Okay, so this is not quite as the title suggests. We have just returned from almost six weeks of touring through France and Spain but I have to admit that we weren’t actually touring on the tandem – we were in our motorhome with the tandem on the back so that we could go off for rides on it at various locations along the way.
Motorhome with tandem, Valencia, Spain
One of the drawbacks with a motorhome is that you have no alternative transport and if you want to go anywhere you either have to drag the lumbering thing with you, use public transport or take a bike. (Some people actually tow a small car but one of the reasons we swapped our caravan for a motorhome was in order to avoid towing.) So we decided it might be fun to take the tandem.
The first tandem excursion was a couple of days after we had arrived in France on the overnight ferry from Newhaven to Dieppe. We had stopped at an Aires in the village of Montville just north of Rouen. The plan was that we would cycle into Rouen and visit the cathedral. Hubby reckoned this would be a round trip of about 12 or maybe 13 miles. In the event it was more like 25 or 26 miles, was extremely hilly, alternately cold then hot then cold and took considerably longer to get to Rouen than we had envisaged, giving us only about an hour in the town before our return trip. I have to say I wasn’t overly impressed with the cathedral but have since learned that there are two in Rouen and I think we went to ‘the wrong one’. Maybe next time!
We then spent a few days with some friends who run a B&B near Alencon before moving on south so it was about four days before we got on the bike again. This time we were at an Aires called La Petite Gare at Uzerche, an old railway station. The track has been removed to create a public amenity and cycle path. It was a lovely gentle and flat ride! It was hot and we were in shorts and t-shirts. This was to be our last ride for a while as we wended our way via a visit of several days with my cousin near Toulouse and a few other overnight stops plus two days at Carcassonne – lovely medieval city, could have done with longer here – until we arrived at our daughter’s some 45 mins drive inland from Tarragona in Catalunia, Spain.
We stayed here for about a week and as we had no intention of driving the motorhome up and down their lumpy, bumpy, rocky, narrow track on a regular basis the tandem was our transport of choice. On it we made trips into the local village and to the nearest town, Mora D’Ebre. I have to say it was colder here than I had expected and we were glad we had packed some warm cycling gear. On one ride we nearly ran over a large snake that was thrashing about in the middle of the road. I wondered if it had been knocked by a tractor that went down the road ahead of us. When we returned down the road a short while later it had gone so can’t have been badly hurt.
My husband and tandem,
Then we discovered that we had six broken spokes in the back wheel! Why the wheel didn’t collapse we will never know. We tried to get some replacement spokes from our daughter’s favourite bike shop but they didn’t have the correct size. It was a few days before we managed to get any and by then we had moved on to a campsite near Peniscola, north of Valencia. We bought ten spokes so we had four spare. A few days later we broke another and this was to be the pattern for the next several days. We bought another six spokes in Oliva, just south of Valencia, when we only had one spare one left. The next day another broke. My husband had not been convinced when we bought it that the tandem had its original wheels and when the chap from the bike shop in Oliva looked at the wheel he said the spokes were not of good enough quality. Now we had replaced all the ‘inside’ spokes in the back wheel with stronger ones and checked their tension. Fortunately we had no further trouble.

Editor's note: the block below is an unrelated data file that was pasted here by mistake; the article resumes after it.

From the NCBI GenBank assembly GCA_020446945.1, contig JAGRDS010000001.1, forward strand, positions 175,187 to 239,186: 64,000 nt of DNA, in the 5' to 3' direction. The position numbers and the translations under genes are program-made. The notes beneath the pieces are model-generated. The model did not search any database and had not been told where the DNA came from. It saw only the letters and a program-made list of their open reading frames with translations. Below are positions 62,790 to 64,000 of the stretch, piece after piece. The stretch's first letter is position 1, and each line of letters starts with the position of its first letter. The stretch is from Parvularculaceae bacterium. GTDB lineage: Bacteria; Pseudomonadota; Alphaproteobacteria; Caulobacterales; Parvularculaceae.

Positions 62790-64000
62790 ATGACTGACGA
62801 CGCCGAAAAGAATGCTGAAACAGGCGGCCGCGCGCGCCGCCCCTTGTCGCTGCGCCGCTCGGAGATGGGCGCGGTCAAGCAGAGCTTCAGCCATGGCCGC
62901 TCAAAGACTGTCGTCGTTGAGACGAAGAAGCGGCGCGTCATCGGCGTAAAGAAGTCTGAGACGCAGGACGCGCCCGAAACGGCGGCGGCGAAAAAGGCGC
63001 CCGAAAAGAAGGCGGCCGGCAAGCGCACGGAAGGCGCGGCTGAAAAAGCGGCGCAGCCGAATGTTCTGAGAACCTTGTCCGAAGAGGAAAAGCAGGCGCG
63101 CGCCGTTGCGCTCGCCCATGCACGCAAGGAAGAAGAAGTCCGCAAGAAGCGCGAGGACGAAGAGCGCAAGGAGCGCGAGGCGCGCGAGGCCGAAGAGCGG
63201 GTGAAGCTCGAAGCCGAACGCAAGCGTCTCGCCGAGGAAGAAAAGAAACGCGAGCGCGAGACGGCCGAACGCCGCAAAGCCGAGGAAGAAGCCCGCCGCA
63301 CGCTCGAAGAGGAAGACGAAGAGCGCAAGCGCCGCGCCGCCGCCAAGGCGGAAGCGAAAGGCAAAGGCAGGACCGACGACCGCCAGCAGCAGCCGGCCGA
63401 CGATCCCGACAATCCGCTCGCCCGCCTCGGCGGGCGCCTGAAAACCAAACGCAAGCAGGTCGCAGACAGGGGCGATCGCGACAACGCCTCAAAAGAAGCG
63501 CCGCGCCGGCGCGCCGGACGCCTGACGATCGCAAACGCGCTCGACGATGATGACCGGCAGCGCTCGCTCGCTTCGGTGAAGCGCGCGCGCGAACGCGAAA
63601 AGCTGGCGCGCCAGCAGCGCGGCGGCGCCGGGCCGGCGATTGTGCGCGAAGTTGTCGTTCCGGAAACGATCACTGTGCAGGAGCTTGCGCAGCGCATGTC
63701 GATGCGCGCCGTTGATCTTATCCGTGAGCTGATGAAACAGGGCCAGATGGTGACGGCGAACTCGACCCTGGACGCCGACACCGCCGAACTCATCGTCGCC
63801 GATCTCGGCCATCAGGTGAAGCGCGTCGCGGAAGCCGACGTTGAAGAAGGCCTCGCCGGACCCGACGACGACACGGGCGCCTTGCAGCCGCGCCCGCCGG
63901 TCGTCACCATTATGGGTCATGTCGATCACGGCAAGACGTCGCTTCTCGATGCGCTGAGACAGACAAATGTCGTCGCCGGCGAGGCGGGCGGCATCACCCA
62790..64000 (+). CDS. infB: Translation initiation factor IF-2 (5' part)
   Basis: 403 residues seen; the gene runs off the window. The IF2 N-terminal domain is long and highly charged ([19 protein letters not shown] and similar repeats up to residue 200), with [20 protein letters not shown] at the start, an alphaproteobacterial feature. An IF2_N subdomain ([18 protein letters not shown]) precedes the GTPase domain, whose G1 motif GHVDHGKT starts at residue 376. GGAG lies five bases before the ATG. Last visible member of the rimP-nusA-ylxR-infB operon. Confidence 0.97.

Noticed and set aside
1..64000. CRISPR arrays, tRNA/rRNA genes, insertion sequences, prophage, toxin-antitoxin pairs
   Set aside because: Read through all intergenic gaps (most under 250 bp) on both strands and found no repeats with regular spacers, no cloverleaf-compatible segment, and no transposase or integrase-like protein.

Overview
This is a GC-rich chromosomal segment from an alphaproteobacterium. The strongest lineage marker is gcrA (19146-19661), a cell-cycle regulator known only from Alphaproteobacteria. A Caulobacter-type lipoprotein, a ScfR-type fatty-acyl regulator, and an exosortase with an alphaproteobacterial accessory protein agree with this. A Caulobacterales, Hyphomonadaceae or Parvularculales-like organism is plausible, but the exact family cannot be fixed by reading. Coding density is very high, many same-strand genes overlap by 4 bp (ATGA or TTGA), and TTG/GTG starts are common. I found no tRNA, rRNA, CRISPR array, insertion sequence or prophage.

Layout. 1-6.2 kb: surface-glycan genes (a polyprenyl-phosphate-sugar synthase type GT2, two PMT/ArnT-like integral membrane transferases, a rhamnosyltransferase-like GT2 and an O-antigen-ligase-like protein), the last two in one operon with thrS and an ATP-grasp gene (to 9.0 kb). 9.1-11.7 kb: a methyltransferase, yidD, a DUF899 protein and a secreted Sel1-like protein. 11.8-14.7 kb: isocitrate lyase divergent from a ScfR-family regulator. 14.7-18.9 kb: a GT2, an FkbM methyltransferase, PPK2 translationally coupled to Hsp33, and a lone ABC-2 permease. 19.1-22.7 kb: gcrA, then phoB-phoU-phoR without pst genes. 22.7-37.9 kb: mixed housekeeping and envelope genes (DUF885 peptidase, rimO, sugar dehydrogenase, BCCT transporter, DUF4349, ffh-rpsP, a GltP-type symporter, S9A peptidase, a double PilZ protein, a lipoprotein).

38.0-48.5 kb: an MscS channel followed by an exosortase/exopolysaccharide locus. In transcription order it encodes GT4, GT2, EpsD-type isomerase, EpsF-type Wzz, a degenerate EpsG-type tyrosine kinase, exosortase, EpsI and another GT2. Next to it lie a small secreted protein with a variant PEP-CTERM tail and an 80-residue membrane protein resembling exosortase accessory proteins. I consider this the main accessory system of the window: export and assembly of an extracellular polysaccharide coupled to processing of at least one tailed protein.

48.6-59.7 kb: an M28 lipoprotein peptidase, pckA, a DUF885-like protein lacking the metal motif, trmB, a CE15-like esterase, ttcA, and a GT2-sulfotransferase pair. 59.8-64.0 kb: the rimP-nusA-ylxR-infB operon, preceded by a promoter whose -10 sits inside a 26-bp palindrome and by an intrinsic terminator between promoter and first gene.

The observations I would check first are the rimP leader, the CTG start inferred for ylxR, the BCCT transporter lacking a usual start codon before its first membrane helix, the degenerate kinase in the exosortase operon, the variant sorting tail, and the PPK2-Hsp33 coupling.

Over the Mountains
The bike next came out in San Sebastian after a horrendous drive over the mountains from Pamplona in the snow! (After two days of almost continuous heavy rain) This is not what we went to Spain for. Once the snow and rain had stopped we had a gloriously sunny day, though cold, and rode the tandem through the town and along the sea front. What a lovely place – though riding a tandem through town with all the roadside furniture and pedestrians drifting around over the cycle track does not make for easy riding. Maybe we would have been better with solo bikes! Every time the pilot slowed down without warning it jolted through my body as I tried to peddle against sudden resistance, being unable to see ahead too well to anticipate!
Your truly, San Sebastian. Where did I leave the tandem?
Our last tandem ride of the trip was around the old city at La Rochelle, France, again a very interesting place. There had been a marathon earlier in the day and although the event had finished when we got the bike out the place was still heaving and again a tandem was not really the ideal bike for the stop/go conditions. After that it was back to our friends near Alencon before returning to the UK, it was pretty cold and frosty so the bike stayed on the back of the motorhome.
It was great fun to have the tandem with us but in retrospect taking the solo mountain bikes might have been a better idea – easier to get around towns and less likely to break spokes out in the rough countryside.
Now the tandem needs a thorough overhaul – especially the back wheel! Will we use it again over the winter? I don’t know but if we do I’ll be sure to tell you all about it.